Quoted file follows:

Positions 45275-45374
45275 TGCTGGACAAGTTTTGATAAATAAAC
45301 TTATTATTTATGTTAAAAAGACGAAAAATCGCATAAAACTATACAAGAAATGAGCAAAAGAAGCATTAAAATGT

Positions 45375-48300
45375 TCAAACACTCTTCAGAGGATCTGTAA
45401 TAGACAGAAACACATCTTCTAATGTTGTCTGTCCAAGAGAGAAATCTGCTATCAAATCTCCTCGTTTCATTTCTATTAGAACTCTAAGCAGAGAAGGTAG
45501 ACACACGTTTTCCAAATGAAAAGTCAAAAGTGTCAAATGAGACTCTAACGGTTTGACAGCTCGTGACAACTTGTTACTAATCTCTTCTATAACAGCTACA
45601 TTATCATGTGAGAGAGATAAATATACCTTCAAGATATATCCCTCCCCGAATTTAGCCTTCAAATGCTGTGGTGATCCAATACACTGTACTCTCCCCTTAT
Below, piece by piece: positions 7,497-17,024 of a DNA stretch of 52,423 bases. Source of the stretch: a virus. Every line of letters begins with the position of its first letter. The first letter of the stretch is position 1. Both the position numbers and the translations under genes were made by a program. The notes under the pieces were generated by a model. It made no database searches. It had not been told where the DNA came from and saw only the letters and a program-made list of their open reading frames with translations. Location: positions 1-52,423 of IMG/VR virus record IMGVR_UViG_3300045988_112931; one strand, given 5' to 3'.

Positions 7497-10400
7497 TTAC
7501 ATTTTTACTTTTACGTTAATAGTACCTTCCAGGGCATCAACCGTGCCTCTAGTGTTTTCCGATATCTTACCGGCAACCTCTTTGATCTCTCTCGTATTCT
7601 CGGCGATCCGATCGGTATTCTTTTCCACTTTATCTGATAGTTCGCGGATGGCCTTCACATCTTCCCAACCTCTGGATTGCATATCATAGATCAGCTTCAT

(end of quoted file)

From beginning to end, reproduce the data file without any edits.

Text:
Positions 45275-45374
45275 TGCTGGACAAGTTTTGATAAATAAAC
45301 TTATTATTTATGTTAAAAAGACGAAAAATCGCATAAAACTATACAAGAAATGAGCAAAAGAAGCATTAAAATGT

Positions 45375-48300
45375 TCAAACACTCTTCAGAGGATCTGTAA
45401 TAGACAGAAACACATCTTCTAATGTTGTCTGTCCAAGAGAGAAATCTGCTATCAAATCTCCTCGTTTCATTTCTATTAGAACTCTAAGCAGAGAAGGTAG
45501 ACACACGTTTTCCAAATGAAAAGTCAAAAGTGTCAAATGAGACTCTAACGGTTTGACAGCTCGTGACAACTTGTTACTAATCTCTTCTATAACAGCTACA
45601 TTATCATGTGAGAGAGATAAATATACCTTCAAGATATATCCCTCCCCGAATTTAGCCTTCAAATGCTGTGGTGATCCAATACACTGTACTCTCCCCTTAT
Below, piece by piece: positions 7,497-17,024 of a DNA stretch of 52,423 bases. Source of the stretch: a virus. Every line of letters begins with the position of its first letter. The first letter of the stretch is position 1. Both the position numbers and the translations under genes were made by a program. The notes under the pieces were generated by a model. It made no database searches. It had not been told where the DNA came from and saw only the letters and a program-made list of their open reading frames with translations. Location: positions 1-52,423 of IMG/VR virus record IMGVR_UViG_3300045988_112931; one strand, given 5' to 3'.

Positions 7497-10400
7497 TTAC
7501 ATTTTTACTTTTACGTTAATAGTACCTTCCAGGGCATCAACCGTGCCTCTAGTGTTTTCCGATATCTTACCGGCAACCTCTTTGATCTCTCTCGTATTCT
7601 CGGCGATCCGATCGGTATTCTTTTCCACTTTATCTGATAGTTCGCGGATGGCCTTCACATCTTCCCAACCTCTGGATTGCATATCATAGATCAGCTTCAT